More than three-quarters of Medicaid beneficiaries will be enrolled in a managed care plan as of 2016, according to an Avalere Health analysis released Thursday. The numbers reveal that managed care growth is especially strong in states that are expanding Medicaid.
As of 2013, 67% of people in Medicaid and the Children’s Health Insurance Program were in managed care. This will increase by 13.5 million people to reach 76% of total Medicaid/CHIP enrollment by 2016, Avalere determined through a “proprietary” enrollment model.
The growth of managed care is being driven largely by the Medicaid expansion under the Affordable Care Act, according to Avalere. New enrollees are disproportionately enrolling in managed care. In fact, out of 28 states that have said they will expand Medicaid, 16 and the District of Columbia plan to enroll more than 90% of newly eligible beneficiaries in managed care.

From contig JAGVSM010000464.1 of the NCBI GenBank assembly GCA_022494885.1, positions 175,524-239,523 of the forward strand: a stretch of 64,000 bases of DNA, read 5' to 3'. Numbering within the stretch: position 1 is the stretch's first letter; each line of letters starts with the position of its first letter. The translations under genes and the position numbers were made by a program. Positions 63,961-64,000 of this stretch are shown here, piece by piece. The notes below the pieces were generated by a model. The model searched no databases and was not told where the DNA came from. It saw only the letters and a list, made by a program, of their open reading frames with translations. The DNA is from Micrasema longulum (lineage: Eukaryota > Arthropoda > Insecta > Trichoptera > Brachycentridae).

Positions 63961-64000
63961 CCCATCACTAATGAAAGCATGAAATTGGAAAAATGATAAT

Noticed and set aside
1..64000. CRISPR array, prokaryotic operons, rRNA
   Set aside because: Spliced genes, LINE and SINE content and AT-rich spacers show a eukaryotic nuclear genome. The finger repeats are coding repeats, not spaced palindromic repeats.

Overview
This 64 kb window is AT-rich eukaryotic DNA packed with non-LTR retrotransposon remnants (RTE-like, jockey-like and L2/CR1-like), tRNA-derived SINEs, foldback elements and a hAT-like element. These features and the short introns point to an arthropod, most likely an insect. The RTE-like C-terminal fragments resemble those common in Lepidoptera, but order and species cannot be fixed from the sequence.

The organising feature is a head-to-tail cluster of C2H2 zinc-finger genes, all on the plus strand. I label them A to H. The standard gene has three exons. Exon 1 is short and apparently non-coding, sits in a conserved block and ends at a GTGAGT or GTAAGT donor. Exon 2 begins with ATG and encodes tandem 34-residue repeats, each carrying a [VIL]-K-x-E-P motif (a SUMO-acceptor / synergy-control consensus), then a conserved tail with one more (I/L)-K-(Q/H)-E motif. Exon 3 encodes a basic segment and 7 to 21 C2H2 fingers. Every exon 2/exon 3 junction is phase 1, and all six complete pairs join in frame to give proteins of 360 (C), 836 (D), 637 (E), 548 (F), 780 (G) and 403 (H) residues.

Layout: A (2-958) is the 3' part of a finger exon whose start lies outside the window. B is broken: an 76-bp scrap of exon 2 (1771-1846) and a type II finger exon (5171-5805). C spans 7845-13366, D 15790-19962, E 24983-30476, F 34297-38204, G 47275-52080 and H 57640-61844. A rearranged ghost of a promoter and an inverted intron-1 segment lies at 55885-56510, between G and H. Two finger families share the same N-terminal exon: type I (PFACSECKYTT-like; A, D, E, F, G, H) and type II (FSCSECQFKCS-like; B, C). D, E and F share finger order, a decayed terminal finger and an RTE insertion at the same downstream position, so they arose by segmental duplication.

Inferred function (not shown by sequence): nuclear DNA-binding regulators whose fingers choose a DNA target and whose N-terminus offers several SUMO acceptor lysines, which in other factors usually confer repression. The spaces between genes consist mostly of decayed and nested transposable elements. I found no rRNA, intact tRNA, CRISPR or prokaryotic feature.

“This is a major business opportunity for plans, and often also helps to promote continuity of care as low income people migrate between Medicaid and subsidized exchange coverage,” stated Avalere CEO Dan Mendelson.
The numbers are the latest confirmation of a well-observed transition toward managed care, which means states contract with private health plans to deliver Medicaid benefits. Long-term care providers have expressed concern over this trend. They point out that Medicaid is the primary payer for institutional long-term care, and yet many of the private insurers in managed care have little expertise in this sector. Complex contracts, slow payments and an over-emphasis on cost containment are among other concerns.
However, some leaders have said the growth of managed care potentially could improve efficiency to help providers better serve communities.
The Avalere enrollment figures do not include people dually eligible for Medicare and Medicaid. Click here for the complete report.